General Motors will halt production of the 2015 Chevrolet Volt at the end of May to reduce U.S. stockpiles and to prepare to start building a redesigned version of the plug-in hybrid late this summer.
The suspension in production is a result of a “multitude of factors,” such as lower-than-expected sales, factory renovations and engineering changes, GM spokeswoman Michelle Malcho said.
U.S. sales of the Volt sank 19 percent to 18,805 units in 2014. In the first three months of this year, deliveries dropped 48 percent to 1,874 units.
Chevrolet dealers had 5,400 Volts on hand on April 1, or enough to last 211 days at the car’s current sale pace, according to the Automotive News Data Center.
The Wall Street Journal reported the production change earlier.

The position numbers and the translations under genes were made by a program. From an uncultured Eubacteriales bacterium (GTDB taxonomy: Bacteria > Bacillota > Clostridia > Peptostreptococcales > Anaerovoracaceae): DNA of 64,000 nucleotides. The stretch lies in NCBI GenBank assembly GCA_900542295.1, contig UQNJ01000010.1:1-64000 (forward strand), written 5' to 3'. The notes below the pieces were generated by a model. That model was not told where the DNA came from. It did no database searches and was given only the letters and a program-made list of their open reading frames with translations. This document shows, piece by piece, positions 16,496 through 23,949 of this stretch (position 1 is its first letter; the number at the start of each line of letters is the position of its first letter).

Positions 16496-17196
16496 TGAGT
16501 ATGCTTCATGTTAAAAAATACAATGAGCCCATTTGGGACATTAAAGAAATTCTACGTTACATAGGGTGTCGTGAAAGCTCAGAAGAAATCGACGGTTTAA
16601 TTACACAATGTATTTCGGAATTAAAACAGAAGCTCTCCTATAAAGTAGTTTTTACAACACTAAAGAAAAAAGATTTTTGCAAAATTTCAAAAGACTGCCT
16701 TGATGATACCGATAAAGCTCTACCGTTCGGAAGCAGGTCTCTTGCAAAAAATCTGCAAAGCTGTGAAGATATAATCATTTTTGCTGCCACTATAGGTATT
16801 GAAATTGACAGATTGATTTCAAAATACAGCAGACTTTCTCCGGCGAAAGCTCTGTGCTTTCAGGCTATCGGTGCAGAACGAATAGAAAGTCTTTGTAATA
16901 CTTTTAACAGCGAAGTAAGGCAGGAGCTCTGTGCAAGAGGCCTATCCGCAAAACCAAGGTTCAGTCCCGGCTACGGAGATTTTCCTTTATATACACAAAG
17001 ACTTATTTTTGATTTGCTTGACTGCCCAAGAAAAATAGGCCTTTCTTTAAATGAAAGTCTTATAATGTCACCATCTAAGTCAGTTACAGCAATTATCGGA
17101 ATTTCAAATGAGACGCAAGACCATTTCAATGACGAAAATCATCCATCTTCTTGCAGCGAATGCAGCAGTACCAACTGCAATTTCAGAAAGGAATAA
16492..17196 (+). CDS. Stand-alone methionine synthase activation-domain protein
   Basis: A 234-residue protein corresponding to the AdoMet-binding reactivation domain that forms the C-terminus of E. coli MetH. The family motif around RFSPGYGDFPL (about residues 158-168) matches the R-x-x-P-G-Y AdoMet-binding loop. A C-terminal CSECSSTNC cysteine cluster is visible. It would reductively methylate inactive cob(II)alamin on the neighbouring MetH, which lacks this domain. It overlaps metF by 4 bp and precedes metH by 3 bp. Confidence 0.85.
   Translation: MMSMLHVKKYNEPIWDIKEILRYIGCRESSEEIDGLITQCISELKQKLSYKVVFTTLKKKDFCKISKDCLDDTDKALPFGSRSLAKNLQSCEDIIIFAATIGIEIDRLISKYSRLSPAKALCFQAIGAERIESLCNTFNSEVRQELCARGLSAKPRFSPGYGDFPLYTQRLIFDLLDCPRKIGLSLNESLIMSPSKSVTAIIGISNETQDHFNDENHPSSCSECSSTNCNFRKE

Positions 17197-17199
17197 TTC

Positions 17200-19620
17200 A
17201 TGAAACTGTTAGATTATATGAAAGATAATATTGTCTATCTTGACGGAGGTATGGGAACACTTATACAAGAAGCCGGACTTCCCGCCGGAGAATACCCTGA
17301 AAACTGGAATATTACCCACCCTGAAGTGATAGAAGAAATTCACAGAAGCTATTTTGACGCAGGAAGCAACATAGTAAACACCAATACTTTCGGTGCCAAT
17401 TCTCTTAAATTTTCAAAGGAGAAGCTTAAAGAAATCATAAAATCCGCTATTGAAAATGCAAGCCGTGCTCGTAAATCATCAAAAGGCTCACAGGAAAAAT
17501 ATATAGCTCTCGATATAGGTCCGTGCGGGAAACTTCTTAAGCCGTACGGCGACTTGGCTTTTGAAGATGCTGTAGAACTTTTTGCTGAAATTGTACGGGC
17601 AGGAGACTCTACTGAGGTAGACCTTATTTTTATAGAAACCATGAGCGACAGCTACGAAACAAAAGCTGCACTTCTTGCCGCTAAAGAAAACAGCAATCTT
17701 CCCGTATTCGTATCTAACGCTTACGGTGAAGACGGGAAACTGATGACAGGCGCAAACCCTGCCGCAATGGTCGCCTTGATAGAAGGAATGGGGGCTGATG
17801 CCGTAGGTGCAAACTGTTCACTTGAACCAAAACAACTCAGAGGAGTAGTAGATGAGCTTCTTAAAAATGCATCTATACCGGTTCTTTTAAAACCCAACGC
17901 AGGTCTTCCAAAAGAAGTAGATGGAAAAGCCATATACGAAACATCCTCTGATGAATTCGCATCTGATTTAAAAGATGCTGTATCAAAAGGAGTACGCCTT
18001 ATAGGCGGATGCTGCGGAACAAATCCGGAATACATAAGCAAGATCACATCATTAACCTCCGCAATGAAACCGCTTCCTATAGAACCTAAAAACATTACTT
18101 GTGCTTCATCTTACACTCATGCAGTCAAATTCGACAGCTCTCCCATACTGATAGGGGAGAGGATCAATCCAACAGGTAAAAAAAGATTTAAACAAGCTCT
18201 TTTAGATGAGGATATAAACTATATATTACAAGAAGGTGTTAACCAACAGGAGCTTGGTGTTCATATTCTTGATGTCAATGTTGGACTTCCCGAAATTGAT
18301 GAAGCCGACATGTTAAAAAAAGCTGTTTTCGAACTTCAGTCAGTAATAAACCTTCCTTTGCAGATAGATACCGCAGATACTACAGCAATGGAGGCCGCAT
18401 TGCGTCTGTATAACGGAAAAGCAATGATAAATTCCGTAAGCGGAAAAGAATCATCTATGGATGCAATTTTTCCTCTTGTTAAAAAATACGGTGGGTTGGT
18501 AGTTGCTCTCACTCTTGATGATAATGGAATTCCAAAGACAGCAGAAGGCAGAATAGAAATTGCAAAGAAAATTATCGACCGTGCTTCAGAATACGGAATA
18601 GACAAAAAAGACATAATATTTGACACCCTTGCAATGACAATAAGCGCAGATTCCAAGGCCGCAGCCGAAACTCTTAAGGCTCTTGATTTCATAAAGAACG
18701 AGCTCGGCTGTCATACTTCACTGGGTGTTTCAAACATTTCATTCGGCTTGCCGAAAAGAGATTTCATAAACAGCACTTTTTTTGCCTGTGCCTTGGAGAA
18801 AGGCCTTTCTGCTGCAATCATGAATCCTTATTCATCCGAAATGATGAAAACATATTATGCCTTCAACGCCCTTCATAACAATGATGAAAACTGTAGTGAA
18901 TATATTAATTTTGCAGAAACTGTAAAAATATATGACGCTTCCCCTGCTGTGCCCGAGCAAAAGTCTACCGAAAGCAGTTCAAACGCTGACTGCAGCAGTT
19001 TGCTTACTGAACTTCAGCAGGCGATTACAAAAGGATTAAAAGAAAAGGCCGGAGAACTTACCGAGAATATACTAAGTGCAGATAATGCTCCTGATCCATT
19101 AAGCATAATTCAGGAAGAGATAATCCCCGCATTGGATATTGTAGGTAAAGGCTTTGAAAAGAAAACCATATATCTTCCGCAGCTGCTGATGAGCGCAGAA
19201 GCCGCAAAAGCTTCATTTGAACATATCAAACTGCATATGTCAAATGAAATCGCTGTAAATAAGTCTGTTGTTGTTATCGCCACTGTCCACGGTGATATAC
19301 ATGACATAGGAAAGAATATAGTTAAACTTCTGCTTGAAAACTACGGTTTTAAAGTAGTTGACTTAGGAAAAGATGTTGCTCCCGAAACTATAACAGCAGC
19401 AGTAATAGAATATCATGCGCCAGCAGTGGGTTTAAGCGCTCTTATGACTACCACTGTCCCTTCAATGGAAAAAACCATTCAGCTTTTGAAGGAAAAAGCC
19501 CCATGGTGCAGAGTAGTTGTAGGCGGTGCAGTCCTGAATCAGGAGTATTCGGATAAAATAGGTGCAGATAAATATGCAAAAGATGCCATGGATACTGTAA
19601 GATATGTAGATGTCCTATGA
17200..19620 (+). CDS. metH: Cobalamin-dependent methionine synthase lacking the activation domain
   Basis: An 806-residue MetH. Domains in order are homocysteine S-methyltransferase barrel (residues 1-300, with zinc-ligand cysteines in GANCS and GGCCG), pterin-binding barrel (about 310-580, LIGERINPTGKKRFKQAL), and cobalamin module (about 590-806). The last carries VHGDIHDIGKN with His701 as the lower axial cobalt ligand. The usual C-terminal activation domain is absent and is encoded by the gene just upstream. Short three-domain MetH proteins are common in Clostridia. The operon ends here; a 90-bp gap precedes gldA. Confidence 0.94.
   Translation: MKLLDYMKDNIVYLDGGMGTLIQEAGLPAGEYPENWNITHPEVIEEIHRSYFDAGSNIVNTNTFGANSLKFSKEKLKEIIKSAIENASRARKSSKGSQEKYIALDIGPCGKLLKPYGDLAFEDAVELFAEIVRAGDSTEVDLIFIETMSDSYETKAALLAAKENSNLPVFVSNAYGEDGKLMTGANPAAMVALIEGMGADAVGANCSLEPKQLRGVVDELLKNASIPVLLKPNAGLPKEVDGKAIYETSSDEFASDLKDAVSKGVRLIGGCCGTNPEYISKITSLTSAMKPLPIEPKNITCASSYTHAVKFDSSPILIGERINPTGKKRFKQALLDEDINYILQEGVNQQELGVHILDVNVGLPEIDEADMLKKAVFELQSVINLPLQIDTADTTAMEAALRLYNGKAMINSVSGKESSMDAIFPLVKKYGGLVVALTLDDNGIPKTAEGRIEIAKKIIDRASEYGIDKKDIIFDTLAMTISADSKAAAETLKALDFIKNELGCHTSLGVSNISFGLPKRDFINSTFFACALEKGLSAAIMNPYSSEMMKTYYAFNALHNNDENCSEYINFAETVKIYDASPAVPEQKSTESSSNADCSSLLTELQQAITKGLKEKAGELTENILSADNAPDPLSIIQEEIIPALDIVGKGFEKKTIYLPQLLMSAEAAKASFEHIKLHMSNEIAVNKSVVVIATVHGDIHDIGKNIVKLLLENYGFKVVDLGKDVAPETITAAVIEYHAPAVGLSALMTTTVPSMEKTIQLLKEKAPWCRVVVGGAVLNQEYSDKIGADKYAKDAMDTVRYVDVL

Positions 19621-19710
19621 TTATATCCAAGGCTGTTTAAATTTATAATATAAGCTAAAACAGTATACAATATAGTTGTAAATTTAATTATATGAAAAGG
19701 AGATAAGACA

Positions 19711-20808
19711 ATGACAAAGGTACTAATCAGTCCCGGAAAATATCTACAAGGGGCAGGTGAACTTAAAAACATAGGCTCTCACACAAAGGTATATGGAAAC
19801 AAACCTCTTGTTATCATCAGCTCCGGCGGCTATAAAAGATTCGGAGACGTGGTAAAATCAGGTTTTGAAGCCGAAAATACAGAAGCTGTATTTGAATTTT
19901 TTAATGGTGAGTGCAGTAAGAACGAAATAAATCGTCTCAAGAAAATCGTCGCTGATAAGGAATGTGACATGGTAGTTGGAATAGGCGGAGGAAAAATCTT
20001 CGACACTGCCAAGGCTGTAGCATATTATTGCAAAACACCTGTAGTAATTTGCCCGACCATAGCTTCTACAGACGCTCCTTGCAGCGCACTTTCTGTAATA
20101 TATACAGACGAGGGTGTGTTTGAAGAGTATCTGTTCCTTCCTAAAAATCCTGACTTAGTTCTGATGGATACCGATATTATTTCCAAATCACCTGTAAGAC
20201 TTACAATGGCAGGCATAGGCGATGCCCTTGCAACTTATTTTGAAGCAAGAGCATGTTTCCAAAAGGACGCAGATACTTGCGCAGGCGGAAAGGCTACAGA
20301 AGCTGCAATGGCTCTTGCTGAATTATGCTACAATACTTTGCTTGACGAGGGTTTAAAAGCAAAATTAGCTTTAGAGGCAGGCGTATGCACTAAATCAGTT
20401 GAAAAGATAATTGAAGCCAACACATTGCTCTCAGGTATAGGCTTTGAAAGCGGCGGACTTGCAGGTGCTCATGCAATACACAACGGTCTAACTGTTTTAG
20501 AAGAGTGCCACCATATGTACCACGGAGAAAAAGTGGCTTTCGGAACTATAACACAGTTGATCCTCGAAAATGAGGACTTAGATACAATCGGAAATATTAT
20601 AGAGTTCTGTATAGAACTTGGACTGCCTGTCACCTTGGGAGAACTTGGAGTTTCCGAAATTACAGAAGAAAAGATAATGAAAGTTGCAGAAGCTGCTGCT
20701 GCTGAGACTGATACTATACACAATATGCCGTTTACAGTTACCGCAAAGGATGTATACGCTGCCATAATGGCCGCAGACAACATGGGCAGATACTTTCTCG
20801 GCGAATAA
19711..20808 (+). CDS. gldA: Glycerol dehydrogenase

GM builds the Volt at its Detroit-Hamtramck plant. The factory is expected to continue producing the Chevrolet Malibu, Chevrolet Impala, Cadillac ELR and Opel Ampera while Volt output goes on hiatus. Production of the Cadillac CT6 luxury sedan is slated to begin at the plant later this year after Volt output resumes.
Chevrolet introduced the redesigned, second-generation Volt at the Detroit auto show in January. The 2016 model has a new 1.5-liter engine, compared with a 1.4- liter engine in the first-generation model.
The next Volt will also have a larger but more powerful gasoline engine and a smaller but more powerful battery pack with an electric driving range of 50 miles on the initial charge, up from 38 on the 2015 model.
GM wants to offer two 2016 Volt options: a standard edition and a low-cost edition, Reuters reported in April 2014.
The price of the standard Volt will be comparable to the current model’s price tag, just under $35,000. It will have a range of up to 380 miles.
The lower-cost edition would be priced from just over $30,000 and would likely generate a range of less than 300 miles.